The structural use of timber in office, industrial and commercial building, as part of integrating ecologically sensitive sustainability into the work environment, could go a long way to humanising the work-spaces of the future. Here three isolated British examples are explored in the context of the lamentable absence of precedents.
When do isolated instances of a building form turn into a trend? Not quite yet, it seems in the case of timberbuild office, commercial and administrative buildings in Britain at least. This despite the efforts of FeildenCleggBradley Architects to conjour renewed interest in this sector of the industry, a bread and butter staple to many mainstream practices. Did last years completion of two sizeable office and commercial projects “the National Trust Heelis HQ offices in Swindon, and Neals Yard Remedies, (a more fundamental timberbuild, brought about by the companies relocation of operations to Gillingham, Dorset, by the veteran sustainable architects) – signal possible winds of change or just as possible, business buildings as usual?
The Neals Yard Remedies building offers provocative food for thought for those drawn to the benefit and advantages of timber construction. Recently completed, it also underlines just how sparse construction of this building type in timber is, with few precedents to draw on. There are, potentially, a range of benefits. They can be divided into functional, or energy led; psychological and productivity led; or seen as the benefits to public image and identity that companies can derive from investing in such buildings.
A primary sustainable rationale is that timber structural systems are the most energy efficient construction technique in terms of embodied energy, compared to any other material. Whilst reluctant to rehearse the argument for Building for A Future readers, as most will be aware the amount of embodied energy which goes into producing timber for structural use is significantly less than steel, concrete or other materials. Steel and concrete are the failsafe competitors and comprise the standard structural materials in office buildings. Yet inescapably they make for much heavier energy and ecological footprints, which can be reduced by the introduction of timber construction.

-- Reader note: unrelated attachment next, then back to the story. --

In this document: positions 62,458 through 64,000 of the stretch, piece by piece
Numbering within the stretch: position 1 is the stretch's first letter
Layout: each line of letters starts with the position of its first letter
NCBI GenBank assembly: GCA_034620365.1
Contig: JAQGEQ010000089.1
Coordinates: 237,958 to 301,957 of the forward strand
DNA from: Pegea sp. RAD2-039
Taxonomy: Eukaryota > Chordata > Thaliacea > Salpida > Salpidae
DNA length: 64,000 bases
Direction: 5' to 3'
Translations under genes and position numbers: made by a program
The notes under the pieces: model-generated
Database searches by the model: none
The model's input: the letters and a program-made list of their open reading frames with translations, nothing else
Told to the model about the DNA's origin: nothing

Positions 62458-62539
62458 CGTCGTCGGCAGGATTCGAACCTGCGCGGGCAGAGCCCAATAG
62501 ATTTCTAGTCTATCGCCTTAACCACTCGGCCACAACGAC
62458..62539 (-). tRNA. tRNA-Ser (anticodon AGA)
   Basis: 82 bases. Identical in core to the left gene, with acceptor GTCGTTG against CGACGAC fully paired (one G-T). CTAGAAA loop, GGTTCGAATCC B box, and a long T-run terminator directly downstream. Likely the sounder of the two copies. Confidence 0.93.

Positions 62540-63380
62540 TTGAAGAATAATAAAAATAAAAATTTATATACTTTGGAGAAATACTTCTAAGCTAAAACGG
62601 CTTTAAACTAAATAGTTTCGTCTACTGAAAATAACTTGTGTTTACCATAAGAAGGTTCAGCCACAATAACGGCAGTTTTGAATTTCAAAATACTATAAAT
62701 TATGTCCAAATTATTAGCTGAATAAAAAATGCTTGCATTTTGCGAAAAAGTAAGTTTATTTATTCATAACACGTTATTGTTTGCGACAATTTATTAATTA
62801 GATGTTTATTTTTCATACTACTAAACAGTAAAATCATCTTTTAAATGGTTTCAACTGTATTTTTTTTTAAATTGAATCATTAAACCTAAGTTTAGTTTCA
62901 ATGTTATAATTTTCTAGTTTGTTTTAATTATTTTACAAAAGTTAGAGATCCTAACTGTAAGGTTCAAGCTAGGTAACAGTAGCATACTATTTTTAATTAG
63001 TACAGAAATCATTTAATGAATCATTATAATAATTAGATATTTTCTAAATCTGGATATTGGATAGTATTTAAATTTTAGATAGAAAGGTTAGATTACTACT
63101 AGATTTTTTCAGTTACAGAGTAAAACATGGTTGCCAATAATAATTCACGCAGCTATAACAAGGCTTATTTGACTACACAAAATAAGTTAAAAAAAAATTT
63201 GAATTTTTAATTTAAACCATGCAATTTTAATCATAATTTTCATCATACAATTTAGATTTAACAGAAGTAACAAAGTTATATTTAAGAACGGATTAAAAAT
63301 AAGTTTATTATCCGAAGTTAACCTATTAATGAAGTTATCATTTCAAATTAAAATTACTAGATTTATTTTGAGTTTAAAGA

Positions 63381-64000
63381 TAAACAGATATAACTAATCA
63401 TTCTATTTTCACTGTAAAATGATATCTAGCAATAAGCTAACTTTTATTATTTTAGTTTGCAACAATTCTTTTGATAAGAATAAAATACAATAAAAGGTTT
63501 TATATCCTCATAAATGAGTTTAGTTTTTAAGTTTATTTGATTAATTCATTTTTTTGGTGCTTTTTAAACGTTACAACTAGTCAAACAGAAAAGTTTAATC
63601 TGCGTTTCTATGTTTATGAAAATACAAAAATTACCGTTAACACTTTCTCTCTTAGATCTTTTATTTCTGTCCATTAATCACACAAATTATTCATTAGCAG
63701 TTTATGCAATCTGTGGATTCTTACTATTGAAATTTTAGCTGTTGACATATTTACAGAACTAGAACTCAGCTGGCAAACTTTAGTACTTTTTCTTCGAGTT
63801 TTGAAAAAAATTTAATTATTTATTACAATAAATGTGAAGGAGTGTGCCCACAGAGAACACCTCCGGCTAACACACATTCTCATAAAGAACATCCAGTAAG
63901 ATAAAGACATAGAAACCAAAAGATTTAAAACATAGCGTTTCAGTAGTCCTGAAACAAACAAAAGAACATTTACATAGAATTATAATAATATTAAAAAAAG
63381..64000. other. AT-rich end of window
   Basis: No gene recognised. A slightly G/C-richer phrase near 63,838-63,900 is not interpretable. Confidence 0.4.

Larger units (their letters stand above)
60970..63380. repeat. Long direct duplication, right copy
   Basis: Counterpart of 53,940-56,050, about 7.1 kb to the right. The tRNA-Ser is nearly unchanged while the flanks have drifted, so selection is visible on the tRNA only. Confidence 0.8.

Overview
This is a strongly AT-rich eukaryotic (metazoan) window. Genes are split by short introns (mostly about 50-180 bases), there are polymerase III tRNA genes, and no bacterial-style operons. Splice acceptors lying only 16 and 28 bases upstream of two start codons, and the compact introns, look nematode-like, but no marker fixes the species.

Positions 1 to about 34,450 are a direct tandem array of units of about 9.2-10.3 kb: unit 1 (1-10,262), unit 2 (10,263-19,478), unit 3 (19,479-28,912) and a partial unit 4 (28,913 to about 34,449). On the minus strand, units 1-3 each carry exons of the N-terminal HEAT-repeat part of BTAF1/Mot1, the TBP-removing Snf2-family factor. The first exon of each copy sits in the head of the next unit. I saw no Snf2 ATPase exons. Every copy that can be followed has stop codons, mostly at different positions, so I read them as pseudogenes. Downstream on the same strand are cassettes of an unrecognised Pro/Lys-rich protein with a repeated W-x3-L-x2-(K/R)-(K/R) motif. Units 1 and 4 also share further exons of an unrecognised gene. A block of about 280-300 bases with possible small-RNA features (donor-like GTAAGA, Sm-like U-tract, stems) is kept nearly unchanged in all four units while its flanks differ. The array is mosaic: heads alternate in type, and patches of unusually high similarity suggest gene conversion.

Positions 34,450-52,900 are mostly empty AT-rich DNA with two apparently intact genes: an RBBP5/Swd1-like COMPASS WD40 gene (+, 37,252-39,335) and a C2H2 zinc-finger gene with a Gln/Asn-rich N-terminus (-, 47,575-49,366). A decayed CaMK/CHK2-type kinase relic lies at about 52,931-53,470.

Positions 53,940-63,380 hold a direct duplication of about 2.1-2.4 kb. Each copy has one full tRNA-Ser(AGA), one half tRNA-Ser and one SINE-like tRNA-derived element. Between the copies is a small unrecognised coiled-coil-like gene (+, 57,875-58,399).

A second argument dovetails with, or is subsumed within a wider and essentially psychological approach and is also closely linked to issues of well being. Well designed offices using natural materials, with natural lighting and heating and space – feel good. Good, that is, compared to vast open plan air conditioned spaces filled to cramming with work-forces, often under fluorescent lighting, at times without natural light, an increasingly desktop technology-centred work environment, of in the main computers and phones. Now this isn’t primarily about structural use of timber as such, but repeatedly if anecdotally, the reports are of people liking being in a woody environment, being amidst wood, and this can include glue laminated beams. As Craig White from Bristol practice White-Design, says of his glulam build experience, “no-one goes and strokes or feels steel columns.” Feeling good effects the productivity of work-forces; and more than one academic has made a career out of linking the quality of design and interior architecture to the efficiency and effectiveness of an organisation. And Sustainable buildings are much more likely to deliver on these counts. The title of Brian Edwards study of office buildings Green Buildings Pay1 tells its own story. Or consider the Guardian’s Jonathan Glancey in an article last year; ˜the state of your office tells you what your firm thinks of you,” going on to add what the paradigm contemporary office design mimics above all, is the crammed call centre2.